Vaginal Brachytherapy Is Effective, has Fewer Side Effects, Gives Better Quality of Life

May 31, 2008

Vaginal brachytherapy is as effective as external beam radiation therapy in preventing the recurrence of higher-risk endometrial cancer but with fewer side effects and results in superior quality of life, according to a Phase 3 study presented by Remi A. Nout, MD.

Vaginal brachytherapy is as effective as external beam radiation therapy in preventing the recurrence of higher-risk endometrial cancer but with fewer side effects and results in superior quality of life, according to a Phase 3 study presented by Remi A. Nout, MD.

As a result of the study, vaginal brachytherapy should be adopted as the new standard of care for patients with high-intermediate risk endometrial cancer, he said. The standard treatment has been surgery, followed by external beam radiation.

Vaginal brachytherapy is an outpatient treatment in which a radioactive cylinder is inserted into the vagina. It was compared with external-beam pelvic radiotherapy in 427 patients with high-intermediate risk endometrial cancer who were randomized to one of the two treatments after surgery. Previously, external-beam radiation therapy had been found to reduce the risk of vaginal and pelvic recurrence of stage 1 endometrial cancer from 19% to 5%, but without a survival benefit.

At a median follow-up of 36 months, vaginal recurrence rates were 1.9% with external-beam radiation therapy and 0.9% with vaginal brachytherapy, a nonsignificant difference (p =0.97).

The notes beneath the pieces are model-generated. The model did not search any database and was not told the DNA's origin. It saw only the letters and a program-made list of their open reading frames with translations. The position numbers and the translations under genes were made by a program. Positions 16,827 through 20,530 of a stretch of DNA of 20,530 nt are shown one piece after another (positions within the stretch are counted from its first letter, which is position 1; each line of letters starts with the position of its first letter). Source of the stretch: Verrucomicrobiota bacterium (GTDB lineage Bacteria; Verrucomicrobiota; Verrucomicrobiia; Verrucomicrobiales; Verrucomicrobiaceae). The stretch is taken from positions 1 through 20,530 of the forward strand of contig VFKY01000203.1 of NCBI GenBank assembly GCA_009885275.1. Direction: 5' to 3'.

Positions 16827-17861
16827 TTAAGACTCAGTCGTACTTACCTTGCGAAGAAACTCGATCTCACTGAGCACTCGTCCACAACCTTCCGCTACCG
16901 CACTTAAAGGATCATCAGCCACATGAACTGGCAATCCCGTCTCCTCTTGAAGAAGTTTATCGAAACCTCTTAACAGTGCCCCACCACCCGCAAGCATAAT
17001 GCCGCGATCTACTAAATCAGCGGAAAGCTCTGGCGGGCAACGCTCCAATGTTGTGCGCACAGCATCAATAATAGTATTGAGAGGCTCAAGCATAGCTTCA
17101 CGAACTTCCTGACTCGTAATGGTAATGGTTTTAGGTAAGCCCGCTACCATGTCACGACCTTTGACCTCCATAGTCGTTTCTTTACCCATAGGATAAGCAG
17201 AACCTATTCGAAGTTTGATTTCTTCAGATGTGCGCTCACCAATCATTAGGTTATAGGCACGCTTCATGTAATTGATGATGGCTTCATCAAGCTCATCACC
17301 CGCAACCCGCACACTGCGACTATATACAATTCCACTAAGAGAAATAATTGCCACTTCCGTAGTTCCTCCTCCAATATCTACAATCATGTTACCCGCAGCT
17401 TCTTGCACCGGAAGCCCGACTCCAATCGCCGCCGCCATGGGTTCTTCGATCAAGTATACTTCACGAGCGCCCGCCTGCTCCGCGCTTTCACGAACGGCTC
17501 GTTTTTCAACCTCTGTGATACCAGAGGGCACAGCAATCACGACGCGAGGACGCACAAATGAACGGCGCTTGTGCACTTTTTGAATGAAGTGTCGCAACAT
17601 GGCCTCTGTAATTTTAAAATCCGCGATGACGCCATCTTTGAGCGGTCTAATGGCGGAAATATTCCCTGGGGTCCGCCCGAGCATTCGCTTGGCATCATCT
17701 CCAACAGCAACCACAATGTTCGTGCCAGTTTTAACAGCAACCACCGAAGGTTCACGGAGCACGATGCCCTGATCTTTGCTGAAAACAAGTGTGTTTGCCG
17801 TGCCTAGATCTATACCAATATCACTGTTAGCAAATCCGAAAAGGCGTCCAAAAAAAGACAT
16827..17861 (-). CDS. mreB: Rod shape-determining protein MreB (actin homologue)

The pelvic relapse rates were 3.6% with external beam radiation therapy and 0.7% with brachytherapy (p = 0.03).

There were no significant differences between vaginal brachytherapy and external-beam radiation in 3-year overall survival (90.4% vs. 90.8%) and recurrence-free survival (89.5% vs. 89.1%).

Quality-of-life measures favored brachytherapy. Moderate-to-severe diarrhea was reported by 22% of patients following completion of external-beam radiation therapy compared with 6% following vaginal brachytherapy (P %lt;0.001). As a result, the incidence of daily activities limited by bowel problems was significantly less in patients randomized to brachytherapy vs. external-beam radiation therapy (5% vs. 13%, respectively; P <0.001).

The incidence of diarrhea decreased over time, but at 2 years, 6% of the group assigned to external-beam radiation still reported moderate-to-severe diarrhea compared with only 1% assigned to vaginal brachytherapy.

"There was no significant difference in sexual activity level and sexual symptoms between the two treatments," said Dr. Nout, a resident in radiation oncology at Leiden University Medical Center, The Netherlands. All age groups showed an increase in sexual functioning after either therapy, except for women in the the oldest age group (>75 years).